“He was expecting the shot and the takedown. I think that they made it very clear that they didn’t want to participate there with Conor. [Gurgel] had obviously worked very well on boxing. Retreat in circular fashion. . . I’d never seen any of that out of Gurgel before. Obviously credit to [Mark] Delagrotti. He’s an awesome coach. . . It would have been less effective had Conor been able to employ his wrestling. I think Gurgel would have spent less time on his feet and more time on his back,” reflected Reilly.

In the first round, both men felt each other out with combinations and dirty boxing from the collar tie-up. Heun stayed composed as Gurgel threw some low kicks that landed hard. At the three-minute mark, Gurgel threw a counter-combination and shoved Heun backwards, scooting him on his butt several feet. Heun came back and stalked him around the cage as Gurgel selectively threw leg kicks from afar. Despite sounding audibly stiff, Heun no-sold the kicks, countering with quick, crisp uppercuts and right body shots. Heun almost tripped Gurgel down with an ankle kick of his own, and then landed a solid body kick to Gurgel’s ribs as the round ended.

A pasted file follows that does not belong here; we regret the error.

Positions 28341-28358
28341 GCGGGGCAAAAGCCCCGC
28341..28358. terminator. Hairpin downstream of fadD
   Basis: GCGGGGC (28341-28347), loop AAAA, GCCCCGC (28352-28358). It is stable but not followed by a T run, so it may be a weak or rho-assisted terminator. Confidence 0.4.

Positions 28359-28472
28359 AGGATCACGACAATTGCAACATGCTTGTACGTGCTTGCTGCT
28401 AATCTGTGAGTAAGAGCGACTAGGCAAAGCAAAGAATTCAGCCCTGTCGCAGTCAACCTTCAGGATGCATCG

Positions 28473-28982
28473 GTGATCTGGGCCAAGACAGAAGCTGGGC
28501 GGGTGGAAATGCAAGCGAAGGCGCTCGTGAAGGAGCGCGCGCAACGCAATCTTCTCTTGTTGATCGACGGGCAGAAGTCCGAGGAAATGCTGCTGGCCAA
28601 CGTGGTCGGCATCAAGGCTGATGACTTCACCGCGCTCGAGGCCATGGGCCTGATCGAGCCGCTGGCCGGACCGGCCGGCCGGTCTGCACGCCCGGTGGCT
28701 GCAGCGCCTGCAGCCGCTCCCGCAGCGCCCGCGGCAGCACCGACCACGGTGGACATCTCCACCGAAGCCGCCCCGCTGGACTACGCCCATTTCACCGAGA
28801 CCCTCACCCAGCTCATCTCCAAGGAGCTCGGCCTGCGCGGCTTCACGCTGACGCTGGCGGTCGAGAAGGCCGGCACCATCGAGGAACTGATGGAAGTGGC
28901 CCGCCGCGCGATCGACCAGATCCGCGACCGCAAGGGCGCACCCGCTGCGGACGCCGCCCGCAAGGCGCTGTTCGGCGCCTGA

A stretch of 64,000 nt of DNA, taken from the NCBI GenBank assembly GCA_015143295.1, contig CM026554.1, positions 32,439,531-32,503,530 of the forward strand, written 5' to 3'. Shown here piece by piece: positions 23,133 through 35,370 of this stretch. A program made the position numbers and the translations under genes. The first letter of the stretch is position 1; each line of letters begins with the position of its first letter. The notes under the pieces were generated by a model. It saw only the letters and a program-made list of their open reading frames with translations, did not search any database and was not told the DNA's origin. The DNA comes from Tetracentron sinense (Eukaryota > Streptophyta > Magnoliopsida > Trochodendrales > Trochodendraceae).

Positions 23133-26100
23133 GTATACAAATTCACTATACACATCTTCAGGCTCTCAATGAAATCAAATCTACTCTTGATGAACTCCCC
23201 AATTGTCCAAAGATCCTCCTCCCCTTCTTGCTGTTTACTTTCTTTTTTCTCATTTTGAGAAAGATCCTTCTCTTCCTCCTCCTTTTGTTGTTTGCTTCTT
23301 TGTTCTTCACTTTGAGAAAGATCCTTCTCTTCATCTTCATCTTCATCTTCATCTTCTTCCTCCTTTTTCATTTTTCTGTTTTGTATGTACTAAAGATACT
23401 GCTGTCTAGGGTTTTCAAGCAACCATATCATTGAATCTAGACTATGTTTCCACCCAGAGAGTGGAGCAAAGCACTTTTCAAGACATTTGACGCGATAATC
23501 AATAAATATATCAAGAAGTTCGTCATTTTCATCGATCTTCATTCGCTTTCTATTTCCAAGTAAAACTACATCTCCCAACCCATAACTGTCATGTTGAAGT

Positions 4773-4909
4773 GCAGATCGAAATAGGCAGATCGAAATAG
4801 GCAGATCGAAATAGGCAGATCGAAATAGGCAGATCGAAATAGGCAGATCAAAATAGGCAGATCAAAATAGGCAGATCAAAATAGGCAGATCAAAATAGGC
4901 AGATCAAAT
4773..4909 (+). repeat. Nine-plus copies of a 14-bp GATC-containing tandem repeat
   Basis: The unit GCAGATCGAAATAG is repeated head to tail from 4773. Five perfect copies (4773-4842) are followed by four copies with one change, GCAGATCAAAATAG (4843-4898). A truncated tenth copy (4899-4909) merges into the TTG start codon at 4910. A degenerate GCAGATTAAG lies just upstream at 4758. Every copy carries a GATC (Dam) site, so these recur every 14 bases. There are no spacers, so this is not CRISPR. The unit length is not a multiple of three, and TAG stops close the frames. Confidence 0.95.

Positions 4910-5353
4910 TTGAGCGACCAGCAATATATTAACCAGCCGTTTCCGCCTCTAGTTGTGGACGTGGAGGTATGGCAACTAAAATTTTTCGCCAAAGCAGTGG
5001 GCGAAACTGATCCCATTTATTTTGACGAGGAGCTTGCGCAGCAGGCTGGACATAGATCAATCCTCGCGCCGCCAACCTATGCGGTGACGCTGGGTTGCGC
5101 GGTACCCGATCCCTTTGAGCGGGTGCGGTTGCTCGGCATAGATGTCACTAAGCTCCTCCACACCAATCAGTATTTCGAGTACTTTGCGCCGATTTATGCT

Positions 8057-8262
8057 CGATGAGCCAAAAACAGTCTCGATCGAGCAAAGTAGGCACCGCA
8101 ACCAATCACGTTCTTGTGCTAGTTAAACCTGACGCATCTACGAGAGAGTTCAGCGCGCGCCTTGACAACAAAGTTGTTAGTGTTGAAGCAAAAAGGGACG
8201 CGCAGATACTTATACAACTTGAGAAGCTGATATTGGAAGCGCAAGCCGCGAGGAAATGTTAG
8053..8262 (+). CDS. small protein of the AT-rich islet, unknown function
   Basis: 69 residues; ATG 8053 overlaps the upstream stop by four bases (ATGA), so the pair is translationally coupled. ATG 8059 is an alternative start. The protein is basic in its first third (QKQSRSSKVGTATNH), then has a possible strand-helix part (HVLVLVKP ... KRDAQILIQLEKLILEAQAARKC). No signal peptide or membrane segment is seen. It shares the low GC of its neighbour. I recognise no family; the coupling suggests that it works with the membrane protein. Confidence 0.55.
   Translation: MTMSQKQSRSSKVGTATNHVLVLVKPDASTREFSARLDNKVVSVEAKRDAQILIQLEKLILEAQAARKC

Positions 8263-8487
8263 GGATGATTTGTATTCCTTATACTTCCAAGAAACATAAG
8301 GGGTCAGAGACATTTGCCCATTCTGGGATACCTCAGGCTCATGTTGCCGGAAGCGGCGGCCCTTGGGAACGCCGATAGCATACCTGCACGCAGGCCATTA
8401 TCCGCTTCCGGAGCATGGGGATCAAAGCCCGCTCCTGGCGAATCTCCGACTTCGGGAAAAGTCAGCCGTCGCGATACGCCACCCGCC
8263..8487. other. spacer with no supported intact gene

Heun came alive in the second round, landing jabs early and continuing with rights from the collar-tie up. Gurgel continued to evade around the cage, while Heun followed and landed several combinations. Gurgel landed a high kick, then two left hooks off a Heun combination. He followed that with more low kicks, but Heun stayed tough and replied with combos off the jab. Heun finally got Gurgel against the cage around the three minute mark, firing body shots, knees, and later a high kick of his own. Gurgel’s right eye was cut and bleeding by this point and it would appear completely shut between rounds. Gurgel landed left and right headshots, but with no seeming effect, as Heun pushed forward, unphased. Gurgel had an effective flurry just past the four minute mark, and then another at the end of the round. Fans cheered both fighters for their performances.